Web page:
Forgot your password?

Comment: Re:just keep in mind (Score 1) 408

by nedlohs (#46704891) Attached to: Australia Declares Homeopathy Nonsense, Urges Doctors to Inform Patients

Can you not read your own references?

Zicam is a homeopathic remedy plus non-homeopathic Zinc. That the zinc actually does something isn't evidence for homeopathy since the Zinc hasn't been dilluted according to homeopathy. The other "active" ingredients have, and note of course you aren't bothering to claim they do anything (which is wise since unlike the zinc there isn't actually any of them in the final product).

Comment: Re:Freedom of Speech? (Score 1) 328

by nedlohs (#46667765) Attached to: Federal Bill Would Criminalize Revenge Porn Websites

I find freedom or religion vile and disgusting. And I find it vile and disgusting that a warrant is required to search a criminal's house.

So I sure hope there isn't such a way. Though I'm sure some lawmaker somewhere can interpret the commerce clause to require it...

Though you would think the lack of a model release type form would make such porn illegal already anyway - unless the person in it was really dumb enough to sign such a thing, in which case they wanted it shown anyway you would have to assume.

Comment: Re:Medicalizing Normality (Score 1) 558

Sickle cell anemia doesn't help you pass on your genes either. And yet there was selection pressure for it due to people who could produce children with it having higher malaria survival rates.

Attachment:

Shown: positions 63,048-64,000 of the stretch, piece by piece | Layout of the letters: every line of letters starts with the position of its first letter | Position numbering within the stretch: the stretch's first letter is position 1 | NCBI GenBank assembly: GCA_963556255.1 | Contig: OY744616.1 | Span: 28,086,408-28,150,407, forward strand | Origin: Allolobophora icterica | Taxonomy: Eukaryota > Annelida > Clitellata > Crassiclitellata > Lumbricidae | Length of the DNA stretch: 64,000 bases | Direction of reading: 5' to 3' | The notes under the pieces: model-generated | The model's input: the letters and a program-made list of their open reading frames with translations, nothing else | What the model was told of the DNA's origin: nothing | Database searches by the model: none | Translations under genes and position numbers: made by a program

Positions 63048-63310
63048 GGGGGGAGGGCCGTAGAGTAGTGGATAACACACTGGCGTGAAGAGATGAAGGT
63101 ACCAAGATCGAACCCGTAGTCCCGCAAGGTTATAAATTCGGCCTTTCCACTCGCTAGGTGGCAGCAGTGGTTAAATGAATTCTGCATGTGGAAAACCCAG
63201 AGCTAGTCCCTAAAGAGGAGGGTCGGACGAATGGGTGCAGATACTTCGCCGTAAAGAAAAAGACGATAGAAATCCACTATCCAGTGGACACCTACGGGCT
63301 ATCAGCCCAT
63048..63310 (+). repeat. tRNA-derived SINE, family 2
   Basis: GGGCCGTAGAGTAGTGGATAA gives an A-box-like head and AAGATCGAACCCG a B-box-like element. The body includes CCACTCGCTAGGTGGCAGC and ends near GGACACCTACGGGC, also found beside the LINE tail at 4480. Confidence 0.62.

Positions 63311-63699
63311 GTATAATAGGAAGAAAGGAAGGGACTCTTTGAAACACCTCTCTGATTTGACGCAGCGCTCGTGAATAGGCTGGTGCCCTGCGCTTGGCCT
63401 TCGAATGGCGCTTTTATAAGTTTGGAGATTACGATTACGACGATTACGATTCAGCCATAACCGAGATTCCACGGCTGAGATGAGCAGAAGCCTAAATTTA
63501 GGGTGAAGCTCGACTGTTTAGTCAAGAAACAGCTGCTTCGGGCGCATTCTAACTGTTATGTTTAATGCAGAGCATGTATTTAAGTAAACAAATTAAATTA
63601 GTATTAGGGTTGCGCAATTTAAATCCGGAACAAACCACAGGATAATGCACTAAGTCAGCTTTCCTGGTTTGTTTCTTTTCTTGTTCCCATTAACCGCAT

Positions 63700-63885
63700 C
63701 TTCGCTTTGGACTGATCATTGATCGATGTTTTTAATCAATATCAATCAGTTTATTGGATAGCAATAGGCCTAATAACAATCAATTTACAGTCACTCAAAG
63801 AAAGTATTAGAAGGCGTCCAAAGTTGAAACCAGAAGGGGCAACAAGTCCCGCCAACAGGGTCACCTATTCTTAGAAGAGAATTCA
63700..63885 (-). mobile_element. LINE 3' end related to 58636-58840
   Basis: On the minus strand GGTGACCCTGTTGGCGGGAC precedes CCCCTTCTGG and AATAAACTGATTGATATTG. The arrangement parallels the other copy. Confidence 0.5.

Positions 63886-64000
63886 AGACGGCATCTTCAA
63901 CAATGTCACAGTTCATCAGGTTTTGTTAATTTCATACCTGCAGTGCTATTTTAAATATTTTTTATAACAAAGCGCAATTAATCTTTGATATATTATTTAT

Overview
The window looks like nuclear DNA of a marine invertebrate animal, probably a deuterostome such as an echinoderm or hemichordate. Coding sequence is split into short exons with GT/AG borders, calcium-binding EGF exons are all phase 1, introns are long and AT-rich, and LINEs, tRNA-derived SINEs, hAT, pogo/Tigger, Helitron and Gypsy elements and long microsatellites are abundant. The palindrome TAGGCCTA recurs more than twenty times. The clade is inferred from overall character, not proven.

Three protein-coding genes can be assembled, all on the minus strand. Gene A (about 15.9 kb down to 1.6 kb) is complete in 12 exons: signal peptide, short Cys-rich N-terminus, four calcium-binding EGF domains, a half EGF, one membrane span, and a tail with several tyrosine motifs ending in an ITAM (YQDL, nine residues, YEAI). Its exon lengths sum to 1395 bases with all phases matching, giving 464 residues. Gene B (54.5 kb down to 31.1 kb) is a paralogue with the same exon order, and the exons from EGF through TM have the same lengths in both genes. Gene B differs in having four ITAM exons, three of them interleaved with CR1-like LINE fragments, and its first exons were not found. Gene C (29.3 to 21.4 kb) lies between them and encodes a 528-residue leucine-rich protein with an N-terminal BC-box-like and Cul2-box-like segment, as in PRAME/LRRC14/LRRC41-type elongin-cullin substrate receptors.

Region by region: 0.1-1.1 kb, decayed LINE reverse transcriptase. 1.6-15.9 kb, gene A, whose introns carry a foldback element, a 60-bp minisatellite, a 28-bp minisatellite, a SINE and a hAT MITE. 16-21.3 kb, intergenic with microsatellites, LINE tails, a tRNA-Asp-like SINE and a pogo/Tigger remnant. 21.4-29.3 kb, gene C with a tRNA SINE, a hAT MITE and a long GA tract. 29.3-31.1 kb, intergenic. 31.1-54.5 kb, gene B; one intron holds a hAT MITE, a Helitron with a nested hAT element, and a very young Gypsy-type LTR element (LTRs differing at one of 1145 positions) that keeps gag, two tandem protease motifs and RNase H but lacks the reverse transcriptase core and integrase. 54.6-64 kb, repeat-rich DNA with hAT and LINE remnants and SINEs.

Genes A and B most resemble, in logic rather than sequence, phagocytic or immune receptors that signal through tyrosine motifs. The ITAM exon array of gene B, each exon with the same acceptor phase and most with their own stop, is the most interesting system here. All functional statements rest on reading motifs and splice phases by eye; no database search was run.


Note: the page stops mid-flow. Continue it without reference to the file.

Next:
It's hardly uncommon for a selection pressure to result in a gene with some down side (like say some children being autistic) being selected before because it also has a upside (like some children fitting into the modern working world and hence being able to have more kids).

Of course that's not going to be the case here because those people don't in fact have more kids than people who don't have tech desk jobs, but for your general question there could be a bunch of advantages that "being more likely to have a child with autism" could provide if the genetics for that happen to also be related to something else...

Comment: Re:Strangely, it all works out (Score 1) 240

by nedlohs (#46620393) Attached to: Daylight Saving Time Linked To Heart Attacks

Except it isn't a 25% increase from the base and then a 21% decrease from that higher result. It's a 21% decrease from the base. Where the base is the average Monday rate.

So if heart attacks are evenly distributed across the days of the year (which seems very unlikely but I don't know the stats on it and can't be bothered looking it up) and there are 52 Mondays in a year (well a little more...) then 2% of heart attacks happen on a Monday. Taking the conclusion in the headline at face value then there's a 4% increase due to daylight saving. We have a 0.08% increase in the number heart attacks in a year.

I'm pretty sure there's other slightly more impactful risk factors to tackle first...

Comment: Re:His debate (Score 1) 220

by nedlohs (#46544335) Attached to: How Did Bill Nye Become the Science Guy?

The fact that competitive debating is a thing is pretty clear evidence that you are wrong.

Of course that wasn't the type of debate being discussed - but you changed "the" into "a" thus making a more general claim.

Also surely "when your opponent's arguments convince you to agree with them" is winning, "When my information changes, I alter my conclusions. What do you do, sir?" and all.

If you're not part of the solution, you're part of the precipitate.